Another high school assignment. We were studying crime fiction, funnily enough.


Lachlan Marnoch, 2012

Avery Overshaw was extraordinarily proud of his work as a private detective. His living room was decorated with newspaper clippings describing his exploits. Missing husbands, snipped brakes, murders, he had solved them all.

How much of a difference did it make if he was the one doing the kidnapping, cutting the brakes, or committing the murders? The result was the same: glory, to swell his pride even further.

It was thoughts of glory that crowded his head as he crossed the police tape into the crime scene. The body lay across the pavement, a tangled clump of flesh and bone, shattered from its sudden descent from the penthouse above.

Exactly where he had left it.

The glare of the police detectives as he approached could not have been more hostile. Mediocrity hates talent, he reflected to himself.

“Good morning, gentlemen!” he called.

“Why are you here?” replied one of them, a man.

“Why, D.I. Levin, I’m surprised! Hasn’t your Lieutenant informed you? I’m to consult on this case.” The bumbling fools couldn’t solve this case even if it were real. “Now, to work!” He leaned over the body, studying his handiwork carefully.

“It’s suicide,” stated the other police officer, this one a woman. “She jumped off the balcony of her apartment, stupid bitch.”

Overshaw glanced up at her. “Not a fan of suicide, my dear?”

She shook her head. “Not that it’s any of your business, but no. It’s wrong to end a life so pointlessly. I don’t see why anyone would do it.”

Avery returned to his scrutiny of the body.

“I commend you for your strong moral stance.” Stupid bitch. “It is the responsibility of all officers of the law to comment on morality, to reflect on what is right: those who don’t aren’t worth the metal on their badges. However, this was not suicide.”

Levin had knelt beside him. “What makes you think that?”

“This head wound,” he lifted the body’s bloody, matted hair to demonstrate a sizeable bruise, “was not sustained upon landing. This woman was knocked out before she fell. See, she landed on her back, this injury is on the front.”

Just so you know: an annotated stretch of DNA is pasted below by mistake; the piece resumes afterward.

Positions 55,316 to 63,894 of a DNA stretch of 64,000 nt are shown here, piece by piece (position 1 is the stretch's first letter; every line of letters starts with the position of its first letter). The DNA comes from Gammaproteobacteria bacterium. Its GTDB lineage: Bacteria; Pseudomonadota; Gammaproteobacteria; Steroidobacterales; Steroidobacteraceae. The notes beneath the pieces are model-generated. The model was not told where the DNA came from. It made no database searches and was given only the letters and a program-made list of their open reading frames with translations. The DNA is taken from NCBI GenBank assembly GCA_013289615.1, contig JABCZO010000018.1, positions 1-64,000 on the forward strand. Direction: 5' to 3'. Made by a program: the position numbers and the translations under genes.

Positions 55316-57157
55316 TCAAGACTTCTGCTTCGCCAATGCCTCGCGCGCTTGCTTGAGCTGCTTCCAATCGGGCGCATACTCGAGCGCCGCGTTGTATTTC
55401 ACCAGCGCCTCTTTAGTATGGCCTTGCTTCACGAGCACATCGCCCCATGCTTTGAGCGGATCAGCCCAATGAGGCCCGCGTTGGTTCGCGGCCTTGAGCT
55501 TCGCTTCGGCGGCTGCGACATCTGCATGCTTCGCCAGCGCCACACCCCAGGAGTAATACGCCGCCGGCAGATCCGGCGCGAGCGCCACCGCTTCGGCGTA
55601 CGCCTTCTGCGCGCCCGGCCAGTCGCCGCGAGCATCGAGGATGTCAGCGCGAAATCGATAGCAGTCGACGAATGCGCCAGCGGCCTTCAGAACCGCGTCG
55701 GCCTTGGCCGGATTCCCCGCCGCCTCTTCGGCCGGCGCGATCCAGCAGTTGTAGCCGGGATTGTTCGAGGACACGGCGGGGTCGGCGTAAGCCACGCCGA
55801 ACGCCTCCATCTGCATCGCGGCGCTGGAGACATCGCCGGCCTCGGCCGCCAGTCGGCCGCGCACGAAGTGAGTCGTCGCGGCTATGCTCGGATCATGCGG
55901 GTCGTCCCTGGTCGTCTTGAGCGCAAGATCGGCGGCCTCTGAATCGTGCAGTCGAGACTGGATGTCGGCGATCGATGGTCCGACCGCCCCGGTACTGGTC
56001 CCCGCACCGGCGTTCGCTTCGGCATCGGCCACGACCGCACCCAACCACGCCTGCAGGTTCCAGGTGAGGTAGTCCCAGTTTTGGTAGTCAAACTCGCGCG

He remembered doing it, the satisfying crunch as the cricket bat collided with her skull.

“So, what – she was knocked out and then thrown off the balcony?”

“Precisely!” He had watched her fall, her hair fluttering around her like a drifting jellyfish in the air.. “Probably with a heavy… ah hah!” He picked a splinter from the mess of her scalp. “A heavy, blunt, wooden implement. Perhaps a cricket or baseball bat?”

Her husband was a proud cricketer.

“So who did it?” Levin asked, still looking at the body.

“It is difficult to say, but in these things it is often the jealous husband.” Maybe in detective novels. “I see she wears a wedding ring. If you search the apartment you may find the weapon.” Under the husband’s bed, a slight bloodstain on the tip, where Avery had planted it as the husband slept.

Levin rose. “Well, alright then. Shall we go up there now?”

Overshaw nodded. “You go on ahead, ladies and gentlemen. The immediate evidence is more than enough for me.”

Someone would be sure to report his role in solving the crime to the press. An anonymous letter, perhaps.

The police detectives left Avery alone with the body. He remembered the momentary look of terror in the woman’s eyes as, with gloved hands, he brought the bat down on her head, before she collapsed, lifeless. There had been no chance of her husband awakening: the crumbled sleeping pill Avery had slipped into his drink, lurking unseen in the apartment, was most potent. For such obvious members of the one percent they had a very basic security system.

Overshaw knew the police would never work out the real murderer. They never had before, in all the dozens of cases he had committed. This would be just one more clipping for his wall, and his pride.

Photo by Bodnotbod. This file is licensed under the  Creative Commons   Attribution-Share Alike 3.0 Unported  license.

Photo by Bodnotbod. This file is licensed under the Creative Commons Attribution-Share Alike 3.0 Unported license.